Rob sighed, then gave way to a small chuckle. “I’m telling you, Grant. That kid was ridiculous. I’m sure he could have gone on all day if I didn’t cut him off.”
“I could tell. Need help un-suiting?”
Within a few minutes, the awkward, lumpy-bellied Santa was gone and Robert McKinley stood in his place. Grant gave him a poke in the ribs,
“All ready to go down the chimney now, Santa?” Rob laughed,
“I’ll tell Harry to make you be Santa next time!”
“And I’ll do better than you! I’ll fake a heart attack with the first kid.” The two friends howled in laughter,
“And then,” gasped Rob, “maintenance can put up a sign…”
“’Sorry, kids,” Grant finished, “No Christmas this year due to technical difficulties.’”
Rob and Grant collapsed against the lockers, laughing helplessly. Emma poked her head around the corner at them,
“If you two need to be so loud, go outside. The store just shut the doors and you guys are off anyway.”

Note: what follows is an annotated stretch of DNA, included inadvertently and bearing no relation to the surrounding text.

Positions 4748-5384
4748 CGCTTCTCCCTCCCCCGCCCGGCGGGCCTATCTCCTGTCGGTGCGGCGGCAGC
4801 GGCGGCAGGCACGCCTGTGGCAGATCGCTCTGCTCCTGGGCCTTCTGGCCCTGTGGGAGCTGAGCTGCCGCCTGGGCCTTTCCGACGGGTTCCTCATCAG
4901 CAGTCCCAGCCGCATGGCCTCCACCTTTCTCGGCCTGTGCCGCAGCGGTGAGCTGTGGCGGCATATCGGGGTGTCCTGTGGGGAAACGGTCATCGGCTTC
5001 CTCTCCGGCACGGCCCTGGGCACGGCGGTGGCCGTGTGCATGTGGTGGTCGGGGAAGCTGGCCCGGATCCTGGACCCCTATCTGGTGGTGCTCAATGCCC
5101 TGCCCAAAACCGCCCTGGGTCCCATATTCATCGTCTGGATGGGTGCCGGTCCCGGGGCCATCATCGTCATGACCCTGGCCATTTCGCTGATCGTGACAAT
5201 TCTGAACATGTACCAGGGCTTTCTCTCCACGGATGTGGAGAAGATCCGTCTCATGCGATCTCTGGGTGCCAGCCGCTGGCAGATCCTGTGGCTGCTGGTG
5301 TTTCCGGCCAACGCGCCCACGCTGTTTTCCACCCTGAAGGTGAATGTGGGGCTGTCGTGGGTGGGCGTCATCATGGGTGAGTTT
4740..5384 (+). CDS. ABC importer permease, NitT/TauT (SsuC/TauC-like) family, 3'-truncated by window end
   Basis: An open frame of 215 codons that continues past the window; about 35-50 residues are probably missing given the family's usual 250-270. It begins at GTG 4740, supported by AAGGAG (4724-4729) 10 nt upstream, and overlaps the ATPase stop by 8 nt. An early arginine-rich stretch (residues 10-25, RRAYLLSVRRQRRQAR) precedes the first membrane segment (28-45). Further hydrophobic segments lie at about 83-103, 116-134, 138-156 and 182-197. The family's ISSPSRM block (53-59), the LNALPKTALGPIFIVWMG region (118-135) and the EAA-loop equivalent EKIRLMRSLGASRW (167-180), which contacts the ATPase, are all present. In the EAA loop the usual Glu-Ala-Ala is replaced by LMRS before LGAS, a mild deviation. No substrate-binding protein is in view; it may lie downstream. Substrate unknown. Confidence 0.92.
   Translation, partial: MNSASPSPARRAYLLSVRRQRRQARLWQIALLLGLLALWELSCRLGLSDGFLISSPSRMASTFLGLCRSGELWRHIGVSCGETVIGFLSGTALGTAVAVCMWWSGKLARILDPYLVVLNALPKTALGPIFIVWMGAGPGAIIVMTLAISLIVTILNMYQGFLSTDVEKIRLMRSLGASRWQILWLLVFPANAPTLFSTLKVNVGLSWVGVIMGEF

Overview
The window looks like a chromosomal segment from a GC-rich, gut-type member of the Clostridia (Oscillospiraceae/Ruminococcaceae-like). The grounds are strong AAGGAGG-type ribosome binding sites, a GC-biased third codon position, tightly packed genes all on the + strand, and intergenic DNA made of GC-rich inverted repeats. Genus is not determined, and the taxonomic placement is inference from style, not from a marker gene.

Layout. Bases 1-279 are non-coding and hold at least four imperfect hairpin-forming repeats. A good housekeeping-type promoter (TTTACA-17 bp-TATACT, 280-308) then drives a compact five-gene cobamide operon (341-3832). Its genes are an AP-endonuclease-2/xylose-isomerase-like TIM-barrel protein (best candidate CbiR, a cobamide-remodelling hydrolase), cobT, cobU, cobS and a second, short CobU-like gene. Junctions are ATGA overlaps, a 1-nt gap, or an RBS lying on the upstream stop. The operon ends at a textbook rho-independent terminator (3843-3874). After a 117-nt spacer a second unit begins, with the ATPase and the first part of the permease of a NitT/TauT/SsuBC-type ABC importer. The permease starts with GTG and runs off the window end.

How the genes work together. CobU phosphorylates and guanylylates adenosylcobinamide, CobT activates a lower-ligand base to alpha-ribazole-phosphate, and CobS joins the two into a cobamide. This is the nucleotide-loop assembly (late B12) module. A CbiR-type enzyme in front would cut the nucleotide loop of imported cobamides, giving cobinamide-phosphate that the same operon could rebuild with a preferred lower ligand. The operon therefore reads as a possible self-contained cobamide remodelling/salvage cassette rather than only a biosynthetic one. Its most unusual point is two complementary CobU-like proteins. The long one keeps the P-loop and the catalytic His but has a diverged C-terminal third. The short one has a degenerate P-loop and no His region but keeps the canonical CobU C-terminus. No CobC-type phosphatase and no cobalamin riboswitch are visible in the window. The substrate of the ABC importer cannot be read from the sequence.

Following her advice, they grabbed their coats and walked outside, still snickering. A rush of cold air went over them as they stepped out. They were quiet for a bit, watching everyone get in their cars, then Grant reached up and patted Rob on the back.
“Well, later, Santa.”
“Later, future Santa.”
Grant laughed and walked off to his VW Bug. Rob stood there for a bit longer, then he spotted someone he recognized walking across the crosswalk.
He patted his pocket, then jogged over, just as they were reaching their minivan.
“Jeremy!” Rob called as the little boy opened the door. Mother and son both looked over at him, confused. He ran up next to them, stopped and ran his hand through his hair.
“I have something for you,” Rob went down on his heels, reached into his right hip pocket and pulled out a penknife. Jeremy blinked a few times and his eyes went wide. Rob pressed it into the little boy’s hand and stood up. Jeremy still looked confused, until his eyes rested on Rob’s boots. His smile lit up the whole parking lot.
Rob smiled and gave a casual salute, “Merry Christmas."